Asia-Pacific AML regulations spurring compliance drive
Money-laundering transactions are thought to total approximately two to five per cent of global GDP each year – which is anywhere between $1 trillion (£772 billion) and $2 trillion.
The figures, compiled by the United Nations Office on Drugs and Crime, also reveal that authorities seize less than one per cent of these illicit money streams.
It is unsurprising, therefore, that money laundering and terrorist financing have become an increasingly frustrating challenge for global governments to overcome.
Anti-money laundering (AML) and terrorist financing regulations were highlighted as a top ten risk facing Asia-Pacific businesses last year, with banks and other FIs under a growing compliance burden.
This has resulted in significant regulatory changes in recent years in an effort to stay ahead of criminals and prevent financial institutions (FIs) from becoming complicit with such activity.
Compliance budgets on the rise
A recent survey from LexisNexis estimated that Asian banks in Thailand, China, Indonesia, Hong Kong, Malaysia and Singapore set aside $1.5 billion annually to cover AML compliance.
These figures roughly correspond with our own research. We estimate that major international banks spend between $900 million and $1.3 billion a year to combat financial crime.
The primary motivations for strengthening compliance in this area were regulatory necessity (cited by 28 per cent of LexisNexis respondents) and a desire to improve business results (21 per cent).
But not all banks are thrilled with these obligations; 55 per cent said AML compliance is negatively affecting their productivity, while 15 per cent believed regulations threatened their ability to do business.
More than four-fifths of organisations expect compliance costs to rise in the future, with one-third suspecting expenses will jump more than 20 per cent.
Watchlist activities are currently the most expensive, including Know Your Customer processes, sanctions operations and periodic screening.
Meanwhile, Asian banks aren’t quite up to speed with new customer onboarding procedures – just 15 per cent complete Customer Due Diligence activities in less than one hour.
Australia struggles to keep up with AML changes
The LexisNexis report only studied six countries, but AML problems extend across the Asia-Pacific region, including Australia.
Commonwealth Bank of Australia (CBA) is currently facing a money-laundering probe, with Reuters reporting that the country has historically lagged behind global counterparts when tackling money-laundering issues.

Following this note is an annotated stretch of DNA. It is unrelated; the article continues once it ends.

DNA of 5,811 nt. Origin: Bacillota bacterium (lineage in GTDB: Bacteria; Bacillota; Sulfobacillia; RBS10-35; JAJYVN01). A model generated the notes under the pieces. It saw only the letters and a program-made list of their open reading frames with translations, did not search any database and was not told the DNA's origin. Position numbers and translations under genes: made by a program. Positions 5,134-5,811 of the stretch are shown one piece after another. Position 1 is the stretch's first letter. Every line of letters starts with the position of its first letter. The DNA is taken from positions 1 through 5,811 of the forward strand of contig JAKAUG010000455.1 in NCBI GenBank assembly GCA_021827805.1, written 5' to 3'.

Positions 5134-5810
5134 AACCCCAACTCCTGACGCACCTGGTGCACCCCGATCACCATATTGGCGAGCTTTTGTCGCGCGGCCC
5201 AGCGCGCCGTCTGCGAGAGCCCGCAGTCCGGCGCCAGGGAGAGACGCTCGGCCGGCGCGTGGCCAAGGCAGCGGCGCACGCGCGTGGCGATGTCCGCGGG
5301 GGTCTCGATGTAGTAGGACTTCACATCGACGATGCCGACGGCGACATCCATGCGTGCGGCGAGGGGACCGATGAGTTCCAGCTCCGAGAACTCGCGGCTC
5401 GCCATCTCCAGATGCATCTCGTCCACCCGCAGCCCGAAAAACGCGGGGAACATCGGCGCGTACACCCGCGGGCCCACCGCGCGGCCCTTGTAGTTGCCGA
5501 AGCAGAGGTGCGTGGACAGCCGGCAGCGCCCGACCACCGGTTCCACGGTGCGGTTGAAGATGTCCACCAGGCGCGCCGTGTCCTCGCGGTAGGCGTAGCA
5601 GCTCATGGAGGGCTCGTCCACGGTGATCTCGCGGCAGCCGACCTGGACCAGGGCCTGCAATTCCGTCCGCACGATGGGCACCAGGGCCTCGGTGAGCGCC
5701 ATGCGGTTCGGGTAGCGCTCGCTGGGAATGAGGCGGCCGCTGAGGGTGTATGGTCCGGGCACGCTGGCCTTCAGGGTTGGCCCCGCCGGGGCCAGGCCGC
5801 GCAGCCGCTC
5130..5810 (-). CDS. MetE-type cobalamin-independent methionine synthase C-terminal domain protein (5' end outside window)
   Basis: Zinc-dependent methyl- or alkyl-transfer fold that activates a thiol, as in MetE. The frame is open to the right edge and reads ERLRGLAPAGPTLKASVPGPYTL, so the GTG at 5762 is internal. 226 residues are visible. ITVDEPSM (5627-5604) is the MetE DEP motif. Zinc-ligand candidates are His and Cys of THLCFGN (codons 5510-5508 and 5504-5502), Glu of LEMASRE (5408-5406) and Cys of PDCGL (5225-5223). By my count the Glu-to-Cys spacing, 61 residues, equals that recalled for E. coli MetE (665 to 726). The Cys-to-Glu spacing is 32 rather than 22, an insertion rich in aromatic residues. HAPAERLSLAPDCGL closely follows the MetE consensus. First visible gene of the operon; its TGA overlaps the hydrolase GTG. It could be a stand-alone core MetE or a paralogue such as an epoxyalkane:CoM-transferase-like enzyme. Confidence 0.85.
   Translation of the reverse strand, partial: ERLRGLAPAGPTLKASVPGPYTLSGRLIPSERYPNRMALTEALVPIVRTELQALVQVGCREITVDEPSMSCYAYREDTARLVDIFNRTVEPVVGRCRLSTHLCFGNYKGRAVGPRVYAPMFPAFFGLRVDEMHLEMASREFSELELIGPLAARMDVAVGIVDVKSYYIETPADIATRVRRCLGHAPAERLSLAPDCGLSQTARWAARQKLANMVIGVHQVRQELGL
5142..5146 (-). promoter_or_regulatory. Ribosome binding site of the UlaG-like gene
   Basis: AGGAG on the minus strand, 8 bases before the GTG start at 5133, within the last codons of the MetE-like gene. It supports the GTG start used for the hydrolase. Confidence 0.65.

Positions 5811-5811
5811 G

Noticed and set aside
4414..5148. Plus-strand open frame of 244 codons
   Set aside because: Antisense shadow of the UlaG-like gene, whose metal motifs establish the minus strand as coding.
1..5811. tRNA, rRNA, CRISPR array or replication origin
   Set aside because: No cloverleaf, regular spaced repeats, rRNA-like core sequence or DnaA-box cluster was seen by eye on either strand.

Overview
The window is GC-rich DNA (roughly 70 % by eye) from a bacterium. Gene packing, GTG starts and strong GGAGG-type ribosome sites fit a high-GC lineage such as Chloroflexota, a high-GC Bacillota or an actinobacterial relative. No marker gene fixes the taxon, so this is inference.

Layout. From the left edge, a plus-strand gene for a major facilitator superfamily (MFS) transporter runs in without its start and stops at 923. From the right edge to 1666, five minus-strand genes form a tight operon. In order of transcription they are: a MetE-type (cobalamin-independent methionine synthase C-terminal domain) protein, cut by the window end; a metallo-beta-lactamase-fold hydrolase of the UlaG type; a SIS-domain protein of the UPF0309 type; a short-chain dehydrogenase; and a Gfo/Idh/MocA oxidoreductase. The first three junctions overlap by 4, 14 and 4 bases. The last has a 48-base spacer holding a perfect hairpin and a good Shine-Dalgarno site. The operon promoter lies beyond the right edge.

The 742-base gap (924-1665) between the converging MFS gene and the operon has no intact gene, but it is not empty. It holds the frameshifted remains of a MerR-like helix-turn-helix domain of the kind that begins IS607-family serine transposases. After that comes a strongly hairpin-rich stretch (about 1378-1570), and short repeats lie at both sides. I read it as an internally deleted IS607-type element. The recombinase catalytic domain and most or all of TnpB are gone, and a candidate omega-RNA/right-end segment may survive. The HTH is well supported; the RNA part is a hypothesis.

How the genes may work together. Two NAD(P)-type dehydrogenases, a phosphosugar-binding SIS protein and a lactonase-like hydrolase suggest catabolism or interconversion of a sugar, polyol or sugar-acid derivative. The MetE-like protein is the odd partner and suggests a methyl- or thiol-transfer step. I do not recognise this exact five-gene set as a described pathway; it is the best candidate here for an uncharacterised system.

The Australian Transaction Reports and Analysis Centre (Austrac) is suing the bank for more than 53,700 alleged breaches of AML and terrorist financing laws.
Austrac claims the bank failed to report approximately AU$77 million (£47.3 million) of suspicious transactions made through intelligent deposit machines. These ATMs allow customers to anonymously deposit and transfer cash while the bank is closed.
CBA said it had hired 50 compliance professionals since 2015, but many organisations are struggling to find qualified staff to meet demand.
“In the last few years, regulators and banks have been focused on changing the whole bank culture to get all levels of staff taking compliance seriously,” stated Philippa Allen, CEO of ComplianceAsia.
“That is not as widespread yet in Australia. Australian banks have not had the big fines imposed on them like their global peers have.”
A Thomson Reuters survey last year revealed that 62 per cent of Australian FIs hadn’t made the necessary changes to meet AML recommendations that the Financial Action Task Force (FATF) put forward in 2012.
Asia’s shortage of compliance professionals
Thomson Reuters noted that retaining good compliance staff remains one of Asia’s biggest regulatory challenges for FIs.
The organisation said there has been a “huge increase in demand” for experienced professionals over the last five years.
“Financial institutions must be aware that if they fail to treat compliance staff properly or fail to provide sufficient development opportunities for them, they may lose the very skills they need to protect the organisation,” the company said in its report.
A shortage of compliance skills in Asia comes at an interesting time for UK-based professionals.
Our latest research revealed that the job market has tightened in Britain, and compliance employees are becoming dissatisfied with remuneration, as salaries, bonuses and pensions decline.
Brexit is also a concern. We found that 50 per cent of compliance professionals would consider relocating if the UK’s split from the EU harmed their career plans.
Our survey focused on other European locations, but Asia may become an increasingly attractive option if the right opportunities arise.
Australia could prove especially enticing for English speakers – 78 per cent of British-born compliance professionals don’t speak another European language.
That’s not to say compliance opportunities are flagging in the UK. Our data showed that AML advisory remains the most sought-after financial crime skill set.
Ultimately, AML and terrorist funding is a key area of focus for global regulators, suggesting that highly skilled compliance professionals will have their pick of the best jobs both at home and abroad.
If you’d like to know more about Asia compliance roles, or vacancies closer to home, please get in touch with one of our consultants today.
Our 2017 Compensation and Market Trends Report combines our review of the prevailing conditions in the compliance recruitment market together with the results of our latest employer survey.
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